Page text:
Category: Portugal

Between 260 and 274 CE, a series of generals ruled over the Gallic Empire. What about the Roman Empire, you are thinking? The Gallic Empire was a breakaway state that controlled the former (and future) Roman provinces of Germania, Gaul, Britannia, and for a time Hispania. It had five emperors in 14 years, printed it own coins, elected two consuls each year, and likely even had its own senate.

The Gallic Empire was a symptom of the Crisis of the 3rd Century, when Roman power was seriously challenged and breakaway states including the Gallic Empire and the Palmyrene Empires sprung up. Both were reconquered by the militarily capable Roman emperor Aurelian in 273 and 274, but the crisis did not really end until Diocletian took the purple in 284 CE.

An interesting summary of the linguistic history of the Iberian Peninsula!

Although this is not entirely accurate – Mozarabic speakers would say they spoke “Ladino,” for instance, and there were no linguistic census in 1000 CE to check exactly where the borders between languages and dialects were.

Archaeologists from the University of Seville recently completed a review of more than 500 Neolithic burials at 21 archaeological sites on the Iberian Peninsula. They found that at the 198 graves where the sex of the deceased could be determined, there were 1.5 male graves for every female grave. The researchers said that children’s graves were also underrepresented in the sample. “The quantity of males cannot be natural,” Cintas-Peña said. The study indicates that men were more likely to be buried with arrowheads and other projectiles, and more likely to have signs of injury or violent death, while women were more likely to be buried with ceramics.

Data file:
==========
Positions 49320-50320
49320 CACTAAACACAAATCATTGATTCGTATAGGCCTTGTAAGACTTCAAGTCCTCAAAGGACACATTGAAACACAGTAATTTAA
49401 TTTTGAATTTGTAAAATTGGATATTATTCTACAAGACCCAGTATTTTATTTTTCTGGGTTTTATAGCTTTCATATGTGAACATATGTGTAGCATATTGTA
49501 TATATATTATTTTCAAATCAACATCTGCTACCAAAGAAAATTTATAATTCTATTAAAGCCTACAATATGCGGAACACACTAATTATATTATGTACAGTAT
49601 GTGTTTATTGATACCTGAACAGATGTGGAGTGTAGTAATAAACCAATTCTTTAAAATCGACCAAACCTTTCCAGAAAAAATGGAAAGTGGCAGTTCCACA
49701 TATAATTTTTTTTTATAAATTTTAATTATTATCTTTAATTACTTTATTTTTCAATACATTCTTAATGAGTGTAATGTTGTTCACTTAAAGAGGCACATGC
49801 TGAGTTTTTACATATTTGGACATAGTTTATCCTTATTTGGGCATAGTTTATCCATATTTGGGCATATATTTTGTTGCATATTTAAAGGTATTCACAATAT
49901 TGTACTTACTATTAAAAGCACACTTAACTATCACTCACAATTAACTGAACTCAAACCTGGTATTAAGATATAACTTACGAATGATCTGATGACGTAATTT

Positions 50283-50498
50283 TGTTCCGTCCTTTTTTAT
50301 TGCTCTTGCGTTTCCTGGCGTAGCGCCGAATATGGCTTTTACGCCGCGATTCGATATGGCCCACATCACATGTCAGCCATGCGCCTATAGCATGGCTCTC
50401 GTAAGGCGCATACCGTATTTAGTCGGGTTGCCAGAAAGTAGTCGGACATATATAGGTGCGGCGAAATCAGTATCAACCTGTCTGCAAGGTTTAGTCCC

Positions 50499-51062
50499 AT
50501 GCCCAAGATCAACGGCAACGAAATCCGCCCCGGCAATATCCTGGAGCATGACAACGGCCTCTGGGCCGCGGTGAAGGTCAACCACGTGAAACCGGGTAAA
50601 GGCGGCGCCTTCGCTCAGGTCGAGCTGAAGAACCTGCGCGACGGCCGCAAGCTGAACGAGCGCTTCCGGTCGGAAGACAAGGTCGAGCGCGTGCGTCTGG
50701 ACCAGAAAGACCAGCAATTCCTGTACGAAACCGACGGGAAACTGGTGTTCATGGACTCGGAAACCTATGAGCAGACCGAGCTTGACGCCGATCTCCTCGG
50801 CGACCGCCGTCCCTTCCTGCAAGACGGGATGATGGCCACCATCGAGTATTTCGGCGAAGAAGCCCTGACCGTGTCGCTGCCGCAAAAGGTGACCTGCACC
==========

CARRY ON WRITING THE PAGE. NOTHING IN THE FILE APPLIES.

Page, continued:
However, the researchers added, the most elaborate graves in the cemeteries did not necessarily belong to men. They suggest gender differences, and male predominance in terms of violence, arose along with social inequalities as people accumulated private property. “If we can say that gender inequality began in the Neolithic, or in the Copper Age or in any period, it means that it’s something cultural, it’s not something biologically determined,” Cintas-Peña explained.

Little girl on street, Portugal, 1964. Photographed by Bruno Barbey.

Two boys in rural Portugal, 1964. Photographed by Thomas Hoepker.

Known by various names – the Pomeranian War (Sweden), the Third Carnatic War (India), the French and Indian War (USA), La guerre de la Conquête (Quebec) – it involved all the major European powers and spanned five continent. Which is why the conflict is sometimes called “World War Zero.”

Ming Vase (circa 1540-1550) with Chinese designs on the stem and a Portuguese armillary sphere on the body.

Nazaré Beach, Portugal, 1955.

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32 fascinating photos that show the tram system of Porto in the 1970s.

The Battle of Atoleiros between Portugal and Castille, 1384. Fresco by Jaime Martins Barata

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